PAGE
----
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Keith Richards and Eric Clapton Autobiographies

Cover of "Life"

Cover via Amazon

Cover of "Clapton: The Autobiography"

Cover via Amazon

In January 2011 I read Life by Keith Richards. In April I followed that with Eric Clapton’s earlier book: Clapton: The Autobiography. It was inevitable that readers who read both will see comparisons between these two icons of rock and roll. I doubt I’m the first to do so.

I’ve never been one of Eric Clapton’s ardent fans. I’ll admit to liking his album Unplugged very much, and to playing some Cream covers when I played in bars many years ago. The main reason I consumed his biography was because I stumbled across it shortly after reading Richards’s.

Although I had a rock band myself in the late sixties and greatly admire the creativity and musicianship of both the Rolling Stones and Eric Clapton, I’m no longer sufficiently obsessed by rock and roll that I follow the lives of performers — with the notable exception of the Beatles. Therefore, my purpose here is to compare what I know about these two men on the basis of what they told me themselves in the pages of their books. If you want to read reviews of the books you can try the New York Times articles Stray Cat Blues by Liz Phair, about the Richards biography, and for Clapton’s book, Slowhand by Stephen King — yes that Stephen King, who is allegedly a capable amateur rock and roll guitarist himself. I’ll disclaim any inaccuracies herein that are attributable to lies, exaggerations, or misrepresentations by the authors. Are there any? In all probability, yes.

The Writing

Keith Richards’s tale is downright entertaining. Life is indisputably a page-turner, a thoroughly fun read, if you wear hip boots and don’t drag your feet through the vulgar parts. He made me laugh out loud often. James Fox is credited as co-author, but throughout it is the voice of Keith Richards that we hear, including his edgy sense of humor.

Eric Clapton’s prose, presumably fussed over by skilled but anonymous editors, delivers straightforward, “brutally” honest, and unmodulating narrative, with far less digression and color than Keith Richards injects in his own account. Honesty is always a good thing. Brutality never is, and sometimes the blows come hard and fast.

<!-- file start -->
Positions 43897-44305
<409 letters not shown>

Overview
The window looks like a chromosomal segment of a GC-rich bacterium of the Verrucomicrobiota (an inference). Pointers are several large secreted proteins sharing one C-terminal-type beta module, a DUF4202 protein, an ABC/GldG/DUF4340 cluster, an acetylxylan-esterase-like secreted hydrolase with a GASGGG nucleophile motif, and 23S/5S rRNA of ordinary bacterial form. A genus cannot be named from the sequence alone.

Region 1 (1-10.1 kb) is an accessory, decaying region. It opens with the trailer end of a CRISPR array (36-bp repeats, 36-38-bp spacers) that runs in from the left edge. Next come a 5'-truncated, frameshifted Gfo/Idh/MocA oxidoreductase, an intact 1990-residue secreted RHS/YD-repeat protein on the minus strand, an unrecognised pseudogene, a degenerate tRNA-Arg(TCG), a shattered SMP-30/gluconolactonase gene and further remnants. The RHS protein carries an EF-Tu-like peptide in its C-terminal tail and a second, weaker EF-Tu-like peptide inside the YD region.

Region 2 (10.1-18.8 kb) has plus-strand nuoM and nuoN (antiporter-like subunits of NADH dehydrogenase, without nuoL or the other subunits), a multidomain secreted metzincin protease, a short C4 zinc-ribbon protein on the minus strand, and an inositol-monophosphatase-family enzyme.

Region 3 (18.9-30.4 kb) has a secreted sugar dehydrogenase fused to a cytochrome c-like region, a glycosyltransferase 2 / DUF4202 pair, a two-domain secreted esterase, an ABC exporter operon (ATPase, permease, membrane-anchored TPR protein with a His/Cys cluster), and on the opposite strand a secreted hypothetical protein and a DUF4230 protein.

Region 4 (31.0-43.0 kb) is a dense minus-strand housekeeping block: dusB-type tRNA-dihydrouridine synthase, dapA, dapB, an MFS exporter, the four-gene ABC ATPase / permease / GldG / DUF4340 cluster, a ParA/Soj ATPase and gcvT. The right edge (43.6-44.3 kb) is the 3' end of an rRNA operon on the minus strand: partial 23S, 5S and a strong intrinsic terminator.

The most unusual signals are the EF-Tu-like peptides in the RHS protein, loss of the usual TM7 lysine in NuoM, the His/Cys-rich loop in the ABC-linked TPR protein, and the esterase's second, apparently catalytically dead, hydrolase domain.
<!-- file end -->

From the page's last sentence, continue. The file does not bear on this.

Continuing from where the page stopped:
We suffer hearing about it anyhow, because Clapton relates the firsthand account of someone talented, popular, rich, and famous, someone whose life provides vicarious fulfillment of fantasies for not a few readers; but some of the details regarding Clapton’s difficulties with heroin and then alcohol become a little tiresome, even if these must be told in order to render a complete story.

The Backgrounds

To begin with the obvious: Both Keith Richards and Eric Clapton are Englishmen from the same era. Richards was born on December 18, 1943, Clapton on March 30, 1945. Both were from lower-middle-class families in an overtly class-conscious nation. Neither cared much about school. Richards had legitimate parents, but an unusual relationship with them. Clapton was illegitimate, and until he was nine believed that his grandparents were his parents, his uncle was his older brother, and his mother was his aunt. Eric Clapton is an unusually good-looking chick magnet, though recent pictures suggest he’s acquired a bit of a gut; today Keith Richards is outright scary to behold, but I think he likes the impression his ugliness makes.

The Music

As very young fellows both Keith Richards and Eric Clapton discovered and became enchanted by Chicago blues music. This was not a common interest among English boys. And of course, both became obsessively interested in playing the guitar in an attempt to learn to play this music themselves. Richards would sometimes even sleep with his guitar, cuddling it like a woman. But despite their similar roots, the two men became radically different guitarists.